Pitkin County fee hike proposal shelved until next week
The Pitkin County Community Development Department has seen a significant enough surge in building-permit applications this year that it wants to increase some of its fees, but commissioners cautioned Tuesday that they need more context before approving the hikes.
The department’s proposal was scheduled for a first reading at today’s regular Pitkin County commissioners meeting. But given the complexity of the proposal made at Tuesday’s work session, commissioners, acting on the advice of County Manager Jon Peacock, scheduled a meeting for Dec. 9 dedicated solely to the matter.
“We are now no longer in a depressed state as far as the building economy in Pitkin County,” Community Development Director Cindy Houben told the commissioners. “We are up in revenue significantly.”
But the department hasn’t raised its fees since last decade, Houben said, proposing that planning fees be increased from $312 an hour to $325 an hour.
“This is a 4 percent increase over the last six years,” Houben said. “We haven’t increased that fee and we think that’s in keeping with what we’re looking at as far as the workload, and we don’t think that’s too big of a jump to expect.”
More significant fee hikes are proposed for zoning examinations. For instance, a 2,500-square-foot zoning review costs $455; the proposed increase is $1,295 (the city of Aspen charges $3,375 for the same service). A wide range of other hikes also are on the table, but Commissioner Rob Ittner said that a better “understanding of the bigger picture is crucial to making bigger decisions like this.”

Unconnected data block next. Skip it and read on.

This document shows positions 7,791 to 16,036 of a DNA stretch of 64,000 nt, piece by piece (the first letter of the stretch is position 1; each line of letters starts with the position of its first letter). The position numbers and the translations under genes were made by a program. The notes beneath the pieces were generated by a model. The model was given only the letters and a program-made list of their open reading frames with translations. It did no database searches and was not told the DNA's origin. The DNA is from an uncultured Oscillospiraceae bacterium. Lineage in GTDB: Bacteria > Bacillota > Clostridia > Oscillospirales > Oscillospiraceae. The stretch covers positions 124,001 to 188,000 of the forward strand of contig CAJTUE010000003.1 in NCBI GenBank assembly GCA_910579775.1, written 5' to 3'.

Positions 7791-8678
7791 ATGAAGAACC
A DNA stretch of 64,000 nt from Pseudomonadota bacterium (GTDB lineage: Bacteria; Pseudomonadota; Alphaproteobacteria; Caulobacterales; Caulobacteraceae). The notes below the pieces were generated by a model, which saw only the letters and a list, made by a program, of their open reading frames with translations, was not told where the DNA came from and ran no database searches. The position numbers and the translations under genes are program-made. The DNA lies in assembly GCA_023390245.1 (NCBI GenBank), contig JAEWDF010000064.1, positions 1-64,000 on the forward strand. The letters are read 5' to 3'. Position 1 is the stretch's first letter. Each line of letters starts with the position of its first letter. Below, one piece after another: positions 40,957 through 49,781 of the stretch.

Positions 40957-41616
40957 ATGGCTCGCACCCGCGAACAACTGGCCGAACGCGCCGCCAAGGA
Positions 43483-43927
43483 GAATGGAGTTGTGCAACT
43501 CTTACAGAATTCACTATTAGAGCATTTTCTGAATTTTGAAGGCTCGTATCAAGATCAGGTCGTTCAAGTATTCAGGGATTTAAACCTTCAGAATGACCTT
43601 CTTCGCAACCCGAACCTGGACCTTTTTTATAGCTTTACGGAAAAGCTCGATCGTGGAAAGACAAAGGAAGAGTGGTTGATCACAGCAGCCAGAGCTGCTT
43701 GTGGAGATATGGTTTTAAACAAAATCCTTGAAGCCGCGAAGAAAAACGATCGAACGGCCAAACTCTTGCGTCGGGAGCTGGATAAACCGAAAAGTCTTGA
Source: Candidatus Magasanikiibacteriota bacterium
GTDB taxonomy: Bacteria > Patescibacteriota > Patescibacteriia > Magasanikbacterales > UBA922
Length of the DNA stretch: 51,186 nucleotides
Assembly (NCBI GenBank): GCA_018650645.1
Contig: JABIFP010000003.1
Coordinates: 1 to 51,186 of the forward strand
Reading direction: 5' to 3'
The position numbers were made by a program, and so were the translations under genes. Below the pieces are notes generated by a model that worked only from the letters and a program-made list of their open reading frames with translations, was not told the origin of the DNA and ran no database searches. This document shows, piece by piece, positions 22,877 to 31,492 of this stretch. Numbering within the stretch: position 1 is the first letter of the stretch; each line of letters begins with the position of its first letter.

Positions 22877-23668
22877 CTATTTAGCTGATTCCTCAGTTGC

Commissioner Michael Owsley also said more time is needed before commissioners can provide feedback on the proposal, and he wondered why Community Development’s fees aren’t pondered each year.
“The problem of not raising fees for the past 10-plus years, that’s a fault,” he said. “We have to review it on an annual basis. (Roaring Fork Transportation Authority), if they drop their fees, they have a drop-off in ridership. I don’t think if we raise our fees we’ll have a drop-off in applications.
“To wait 10 years, that’s not good.”
Ittner also said that the fee hikes might not affect the wallets of “mega-mansion person” but “these fees are going to affect the regular resident here.”
Houben, who said the hikes would equate to an additional $100,000 to $112,000 in annual revenue, said her team will assemble a more comprehensive set of fee hikes to better guide the commissioners. The issue will go to a first reading in January.
While the proposed planning and zoning fees ordinance was shelved for a week, the commissioners will proceed today with their first reading of the fees ordinance for the Environmental Health Department, which is seeking a $100 renewable permit fee for on-site wastewater-treatment systems, and a $50 fee for minor repair permits for pipes and pump replacements. Commissioners said they would not support the $50 fee because it does not encourage homeowners to comply with the county’s reporting requirements for such fixes.
Support Local Journalism
Support Local Journalism
Readers around Aspen and Snowmass Village make the Aspen Times’ work possible. Your financial contribution supports our efforts to deliver quality, locally relevant journalism.
Now more than ever, your support is critical to help us keep our community informed about the evolving coronavirus pandemic and the impact it is having locally. Every contribution, however large or small, will make a difference.
Each donation will be used exclusively for the development and creation of increased news coverage.
Start a dialogue, stay on topic and be civil.
If you don't follow the rules, your comment may be deleted.
User Legend: Moderator Trusted User
“We believe in the power of women, so we turned to what we know, winemaking, and tried to make our own small contribution to the discussion,” co-owner of Ponzi Vineyards Anna Maria said. “We had to do something.”